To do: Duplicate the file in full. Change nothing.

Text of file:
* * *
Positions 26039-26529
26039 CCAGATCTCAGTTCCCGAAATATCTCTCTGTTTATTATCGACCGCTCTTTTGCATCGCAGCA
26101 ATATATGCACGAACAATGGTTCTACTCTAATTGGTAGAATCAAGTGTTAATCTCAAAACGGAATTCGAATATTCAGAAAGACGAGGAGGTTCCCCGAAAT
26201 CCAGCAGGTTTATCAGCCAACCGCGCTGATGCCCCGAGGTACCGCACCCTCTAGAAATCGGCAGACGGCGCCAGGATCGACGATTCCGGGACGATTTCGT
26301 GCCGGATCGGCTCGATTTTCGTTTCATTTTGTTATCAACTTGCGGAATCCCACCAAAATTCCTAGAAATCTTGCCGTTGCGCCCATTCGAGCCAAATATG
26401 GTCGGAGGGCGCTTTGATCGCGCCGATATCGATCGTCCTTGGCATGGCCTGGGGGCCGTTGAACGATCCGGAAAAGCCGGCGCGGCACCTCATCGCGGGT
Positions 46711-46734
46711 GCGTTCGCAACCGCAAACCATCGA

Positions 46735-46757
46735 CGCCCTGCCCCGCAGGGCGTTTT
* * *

Positions 26039-26529
26039 CCAGATCTCAGTTCCCGAAATATCTCTCTGTTTATTATCGACCGCTCTTTTGCATCGCAGCA
26101 ATATATGCACGAACAATGGTTCTACTCTAATTGGTAGAATCAAGTGTTAATCTCAAAACGGAATTCGAATATTCAGAAAGACGAGGAGGTTCCCCGAAAT
26201 CCAGCAGGTTTATCAGCCAACCGCGCTGATGCCCCGAGGTACCGCACCCTCTAGAAATCGGCAGACGGCGCCAGGATCGACGATTCCGGGACGATTTCGT
26301 GCCGGATCGGCTCGATTTTCGTTTCATTTTGTTATCAACTTGCGGAATCCCACCAAAATTCCTAGAAATCTTGCCGTTGCGCCCATTCGAGCCAAATATG
26401 GTCGGAGGGCGCTTTGATCGCGCCGATATCGATCGTCCTTGGCATGGCCTGGGGGCCGTTGAACGATCCGGAAAAGCCGGCGCGGCACCTCATCGCGGGT
Positions 46711-46734
46711 GCGTTCGCAACCGCAAACCATCGA

Positions 46735-46757
46735 CGCCCTGCCCCGCAGGGCGTTTT